Skip to main content



More race-based data, lowering of voting age among opposition MPs' suggestions

SINGAPORE — Singapore’s ethnic policies should be reviewed as the country moves towards becoming a race-blind society, said Workers' Party (WP) Member of Parliament (MP) Sylvia Lim in Parliament on Tuesday (Sept 1),

More race-based data, lowering of voting age among opposition MPs' suggestions

(Clockwise from top left:) The Workers' Party's (WP) Mr Leon Perera and Ms Silvia Lim, Progress Singapore Party's Mr Leong Mun Wai and WP's Ms Raeesah Khan, who all spoke in Parliament on Sept 1, 2020.

  • Ms Sylvia Lim from Workers’ Party (WP) called for a review of ethnic policies
  • WP’s Mr Leon Perera said Singapore needs a stronger civil society to enhance the country’s resilience
  • Newcomer Raeesah Khan from WP suggested lowering the voting age
  • Non-constituency MP Mr Leong Mun Wai from Progress Singapore Party asked the Government to provide more data to justify its foreign talent policy


SINGAPORE — Singapore’s ethnic policies should be reviewed as the country moves towards becoming a race-blind society, said Workers' Party (WP) Member of Parliament (MP) Sylvia Lim in Parliament on Tuesday (Sept 1),

Referring to President Halimah Yacob’s address last week which acknowledged Singaporeans’ desire to have candid conversations on race, Ms Lim said that the re-election of the WP in Aljunied Group Representation Constituency (GRC), which fielded three minority candidates out of five in the recent General Election, was an “encouraging sign”.

“I believe that Singaporean voters are not fixated with race, and there is cause for optimism for the future,” said the WP chairman, who represents Aljunied GRC.

She was one of four opposition speakers to tackle issues ranging from competition for jobs from foreign workers to green jobs and the need for a stronger civil society on the second day of the parliamentary debate on the President's Address, which saw a total of 17 MPs speaking.

Among the issues raised by Ms Lim was the selective release of race-based data. She cited the example of how, after filing a parliamentary question 13 years ago on the ethnic composition of Singapore’s prison inmate population, she was told that the Prisons Department was unable to share such statistics, with no explanation given.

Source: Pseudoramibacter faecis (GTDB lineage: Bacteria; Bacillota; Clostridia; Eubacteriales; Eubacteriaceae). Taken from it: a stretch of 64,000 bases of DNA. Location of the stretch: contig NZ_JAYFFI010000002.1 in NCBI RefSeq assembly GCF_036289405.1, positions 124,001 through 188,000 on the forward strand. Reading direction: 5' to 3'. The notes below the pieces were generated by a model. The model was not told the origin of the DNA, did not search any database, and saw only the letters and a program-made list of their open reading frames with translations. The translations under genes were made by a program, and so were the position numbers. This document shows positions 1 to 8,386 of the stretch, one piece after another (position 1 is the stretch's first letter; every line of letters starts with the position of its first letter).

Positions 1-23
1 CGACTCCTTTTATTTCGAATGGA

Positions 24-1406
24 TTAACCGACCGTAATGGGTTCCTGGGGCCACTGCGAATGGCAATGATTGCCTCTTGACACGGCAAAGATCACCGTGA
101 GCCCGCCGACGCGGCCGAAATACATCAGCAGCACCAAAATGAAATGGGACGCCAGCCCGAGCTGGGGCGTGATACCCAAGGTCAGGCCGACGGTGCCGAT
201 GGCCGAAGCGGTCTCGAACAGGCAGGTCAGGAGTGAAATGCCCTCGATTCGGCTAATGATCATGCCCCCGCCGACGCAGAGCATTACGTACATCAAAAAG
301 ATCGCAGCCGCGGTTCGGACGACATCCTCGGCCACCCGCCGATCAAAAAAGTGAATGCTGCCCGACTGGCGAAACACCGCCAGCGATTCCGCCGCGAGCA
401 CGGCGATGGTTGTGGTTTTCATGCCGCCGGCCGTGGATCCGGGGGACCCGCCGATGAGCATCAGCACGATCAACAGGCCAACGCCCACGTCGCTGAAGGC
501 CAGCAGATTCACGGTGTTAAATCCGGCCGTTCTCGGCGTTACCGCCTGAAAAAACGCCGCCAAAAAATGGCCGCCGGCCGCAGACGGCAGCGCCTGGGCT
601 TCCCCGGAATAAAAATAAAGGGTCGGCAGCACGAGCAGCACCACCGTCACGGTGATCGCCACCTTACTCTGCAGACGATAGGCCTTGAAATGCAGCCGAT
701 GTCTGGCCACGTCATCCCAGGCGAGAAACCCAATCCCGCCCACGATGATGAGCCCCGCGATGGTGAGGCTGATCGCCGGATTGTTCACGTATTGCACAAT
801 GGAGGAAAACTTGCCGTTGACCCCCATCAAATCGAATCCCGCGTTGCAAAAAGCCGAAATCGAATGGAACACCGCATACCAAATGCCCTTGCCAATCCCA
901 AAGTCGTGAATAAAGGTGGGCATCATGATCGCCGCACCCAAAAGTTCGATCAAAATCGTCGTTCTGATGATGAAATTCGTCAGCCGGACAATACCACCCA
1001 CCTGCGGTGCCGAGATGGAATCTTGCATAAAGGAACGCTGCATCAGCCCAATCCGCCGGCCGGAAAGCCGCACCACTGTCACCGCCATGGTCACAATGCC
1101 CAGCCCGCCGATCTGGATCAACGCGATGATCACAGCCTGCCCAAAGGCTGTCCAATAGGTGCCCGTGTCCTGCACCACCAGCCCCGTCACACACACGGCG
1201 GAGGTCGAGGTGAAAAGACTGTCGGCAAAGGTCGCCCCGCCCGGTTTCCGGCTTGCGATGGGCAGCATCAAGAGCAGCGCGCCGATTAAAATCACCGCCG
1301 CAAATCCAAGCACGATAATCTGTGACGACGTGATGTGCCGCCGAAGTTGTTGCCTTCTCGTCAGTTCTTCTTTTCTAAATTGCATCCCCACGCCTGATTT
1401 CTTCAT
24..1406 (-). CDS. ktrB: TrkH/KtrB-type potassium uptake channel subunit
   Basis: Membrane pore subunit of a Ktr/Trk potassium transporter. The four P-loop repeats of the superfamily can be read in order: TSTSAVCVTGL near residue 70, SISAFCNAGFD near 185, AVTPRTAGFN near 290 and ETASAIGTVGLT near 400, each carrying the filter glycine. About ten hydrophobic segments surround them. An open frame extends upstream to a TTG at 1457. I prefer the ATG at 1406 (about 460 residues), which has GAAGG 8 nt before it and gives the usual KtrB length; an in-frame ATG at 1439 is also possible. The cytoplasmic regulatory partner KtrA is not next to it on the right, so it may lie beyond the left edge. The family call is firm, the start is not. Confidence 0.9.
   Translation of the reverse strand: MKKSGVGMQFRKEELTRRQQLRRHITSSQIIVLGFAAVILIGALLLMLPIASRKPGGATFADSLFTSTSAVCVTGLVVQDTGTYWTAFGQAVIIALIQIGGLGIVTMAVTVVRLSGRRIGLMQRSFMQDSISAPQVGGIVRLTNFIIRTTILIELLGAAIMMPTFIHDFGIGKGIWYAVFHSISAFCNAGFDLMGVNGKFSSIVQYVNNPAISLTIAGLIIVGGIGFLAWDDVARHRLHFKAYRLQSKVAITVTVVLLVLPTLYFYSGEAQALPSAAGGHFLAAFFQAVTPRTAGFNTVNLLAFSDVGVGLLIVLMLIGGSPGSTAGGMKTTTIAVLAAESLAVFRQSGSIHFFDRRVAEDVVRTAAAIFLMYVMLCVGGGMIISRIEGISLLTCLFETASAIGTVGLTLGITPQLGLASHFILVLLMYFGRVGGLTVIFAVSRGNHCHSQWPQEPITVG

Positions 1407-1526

Such data, said Ms Lim, could have allowed researchers outside of the Government to study societal issues and raise public awareness of challenges faced by particular communities.

Requirements for minority candidates to prove their minority status in elections also put an “uncomfortable spotlight” on them, said Ms Lim, adding that there could be other ways to ensure diverse candidates are fielded.

Ms Lim also called for “progressive discussion” on the Ethnic Integration Programme, which places limits on the number of people of a certain ethnicity who may occupy a public housing block or a neighbourhood.

The policy had caused hardship for residents from minority communities who can buy or sell their flats only from someone in the same community when quotas are reached, said Ms Lim.

She said she was “convinced” that the discussion of race needs to move forward and proposed a nation-wide conversation on how to do so.


Mr Leon Perera, a fellow Aljunied GRC MP, also touched on Singapore’s evolving landscape, addressing among other issues, the need for a stronger civil society to prepare Singapore for “black swan” events.

Mr Perera, who had served as Non-Constituency MP (NCMP) in the previous term of Parliament, said that many Singaporeans have wondered if the outbreak of Covid-19 cases in foreign worker dormitories could have been avoided if the Government had heeded warnings by civil society groups.

“A stronger civil society with a louder voice may bring that element of diversity and debate that can enhance resilience, rather than over-depending on a strong state apparatus that is dominated by one political party,” said Mr Perera.

The third WP MP to speak was newcomer Ms Raeesah Khan. In her maiden speech, the Sengkang GRC MP spoke of allowing young Singaporeans to contribute to the nation’s development.

One way was to lower the voting age from 21 to 18 to give more young people a say in Singapore’s future, said Ms Khan, who at 27, is the youngest MP in Parliament.

Ms Raeesah also called for a bolder approach to creating jobs for young Singaporeans, such as by setting up an independent body for the arts to oversee funding, forming a more competitive media landscape and creating green jobs in industries such as manufacturing and retail.


The Progress Singapore Party also made its debut in Parliament on Tuesday with NCMP Mr Leong Mun Wai focusing his speech on the issue of foreign talent in Singapore.

Mr Leong said that while his party strongly supported an open economy, it believed the Government must have good reasons for its foreign talent policy.

He called for the Government to provide more timely data to obtain buy-in for its policy.

This included regularly disclosing the number of professionals, managers and executives who are citizens and permanent residents, as well as details of intra-company transfers under various free trade agreements.

“Without clearer data, Singaporeans cannot have an informed discussion over whether the existing foreign talent model is benefiting us,” said Mr Leong.

He also suggested that visa extensions be granted to foreign managers only if they are due for promotion and the previous position is taken up by a Singaporean.

Related topics

Parliament Opposition race resilience voting age foreign talent

Read more of the latest in




Stay in the know. Anytime. Anywhere.

Subscribe to get daily news updates, insights and must reads delivered straight to your inbox.

By clicking subscribe, I agree for my personal data to be used to send me TODAY newsletters, promotional offers and for research and analysis.